Watch Your Thoughts, Not Just Your Actions

You probably think about your spiritual health a lot. But, the spirit isn’t in a vacuum—it works with the mind. Praying at night and being careless about what you see and hear during the day is like watering a rose only to hit it with the lawn mower.

In The Power of a Praying Parent, Stormie Omartian writes, “What goes into [your] mind becomes part of [you], so weigh carefully what [you] see and hear.” It’s a powerful thought, and it’s backed up by several passages in scripture.

Love the Lord With All Your Mind

The Bible tells us that we are judged not just on our spiritual health, but on our mental cleanliness. In the Psalms, God is said to “try our minds and hearts” (7:9, 26:2). 

Indeed, all synoptic Gospels say the greatest commandment is to “love the Lord your God with all your hearts and with all your soul and with all your minds.” (Mt 22:37, Mk 12:30, Lk 10:27)

However, loving God with all your heart might be impossible if you don’t love God with all your mind.

The Mind Set on the Flesh Is Hostile to God

St. Paul warns us that everyday life is a battle between the spirit and the flesh. For St. Paul, loving God through a chaste mind isn’t a matter of God’s jealousy; it’s a matter of human ability:

“Those who live according to the flesh set their minds on things of the flesh but those who live according to the spirit set their minds on things of the spirit. To set the mind on the flesh is death but to set the mind on the spirit is life and peace, for the mind set on the flesh is hostile to God; it does not submit to God’s laws, indeed it cannot.

(Romans, 8:65-7)

St. Paul reiterates elsewhere that keeping the mind free from temptation isn’t enough. The mind needs to be actively applied to what is holy:

“Whatever is true, whatever is honorable, whatever is just, whatever is pure, whatever is lovely, whatever is gracious, if there is any excellence, if there is anything worthy of praise, think about these things.”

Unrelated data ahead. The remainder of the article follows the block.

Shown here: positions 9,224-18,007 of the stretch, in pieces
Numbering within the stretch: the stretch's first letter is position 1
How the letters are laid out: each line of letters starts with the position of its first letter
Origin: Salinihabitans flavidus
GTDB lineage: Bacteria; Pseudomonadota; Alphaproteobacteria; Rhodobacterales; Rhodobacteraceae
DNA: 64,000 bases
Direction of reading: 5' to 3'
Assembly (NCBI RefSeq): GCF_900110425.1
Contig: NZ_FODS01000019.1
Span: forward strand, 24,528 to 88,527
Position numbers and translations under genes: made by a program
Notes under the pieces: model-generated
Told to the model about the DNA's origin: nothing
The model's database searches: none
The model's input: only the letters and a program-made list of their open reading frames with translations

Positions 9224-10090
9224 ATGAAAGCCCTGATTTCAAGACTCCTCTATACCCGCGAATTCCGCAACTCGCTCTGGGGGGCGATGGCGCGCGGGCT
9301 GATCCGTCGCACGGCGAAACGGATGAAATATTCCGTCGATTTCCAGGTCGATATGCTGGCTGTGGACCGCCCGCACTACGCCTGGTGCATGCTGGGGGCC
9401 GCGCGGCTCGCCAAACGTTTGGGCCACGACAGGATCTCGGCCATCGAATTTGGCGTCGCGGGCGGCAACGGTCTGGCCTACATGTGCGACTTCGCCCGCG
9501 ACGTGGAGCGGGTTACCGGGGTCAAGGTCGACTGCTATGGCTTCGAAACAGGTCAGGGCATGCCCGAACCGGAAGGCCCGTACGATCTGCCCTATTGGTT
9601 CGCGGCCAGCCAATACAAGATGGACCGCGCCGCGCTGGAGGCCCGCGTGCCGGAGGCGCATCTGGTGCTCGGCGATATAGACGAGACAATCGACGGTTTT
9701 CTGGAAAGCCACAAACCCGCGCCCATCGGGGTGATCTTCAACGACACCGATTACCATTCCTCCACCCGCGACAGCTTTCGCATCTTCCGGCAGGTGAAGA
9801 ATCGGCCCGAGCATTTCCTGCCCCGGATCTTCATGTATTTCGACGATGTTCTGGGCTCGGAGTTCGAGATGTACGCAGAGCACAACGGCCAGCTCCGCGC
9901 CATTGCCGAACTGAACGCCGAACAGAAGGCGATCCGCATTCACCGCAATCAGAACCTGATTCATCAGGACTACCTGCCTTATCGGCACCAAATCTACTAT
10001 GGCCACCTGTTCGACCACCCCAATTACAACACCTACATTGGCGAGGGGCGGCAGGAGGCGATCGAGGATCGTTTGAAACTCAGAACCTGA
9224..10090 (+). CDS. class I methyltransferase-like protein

(Philippians 4:8-9)

Be Transformed by the Renewal of Your Mind

Saints Paul and Peter both write that the importance of the application of our minds is that it influences our actions. As Christians called to right action, St. Paul tells us that we are called to right thought:

“Do not be conformed to this world but be transformed by the renewal of your mind, that you may prove what is the will of God, what is good and acceptable and perfect.”

(Romans 12:2)

This passage should also offer consolation when we find our minds straying where they don’t belong. The natural state of our human minds is to be focused on worldly things. St. Peter writes that applying our minds to what is holy is meant to be an active process:

“Gird your minds, be sober, set your sight fully on the grace that is coming to you at the revelation of Jesus Christ. As obedient children, do not be confined to the passion of your former ignorance.”

(1 Peter, 1:13-14)

Like children, we must gradually learn to apply our minds to the study of God, even or especially when other applications seem more fun or immediately gratifying. If you find your mind straying into unholy areas, try to redirect them, potentially through a short prayer.

First, try to find out where the thoughts are coming from. Is a person in your life or a television program you’ve been watching putting bad ideas in your head? This might be something to prayerfully address.

Also like children, we must remember that harmful thoughts can impact those around us. 

Think of times when you have been hurt by something someone said or did in anger. You’ve probably made someone feel the same way. That’s a pain you can prevent, not simply by not saying anything when you have nothing nice to say, but by cultivating holy thoughts—thoughts that do not judge and that “seek to be understood as to understand.” 

Gird Your Minds

We should safeguard the contents of our minds as we safeguard the contents of our souls. Scripture tells us that both the mind and the soul are judged, and with unclean minds we can not live clean lives as we are called to do.

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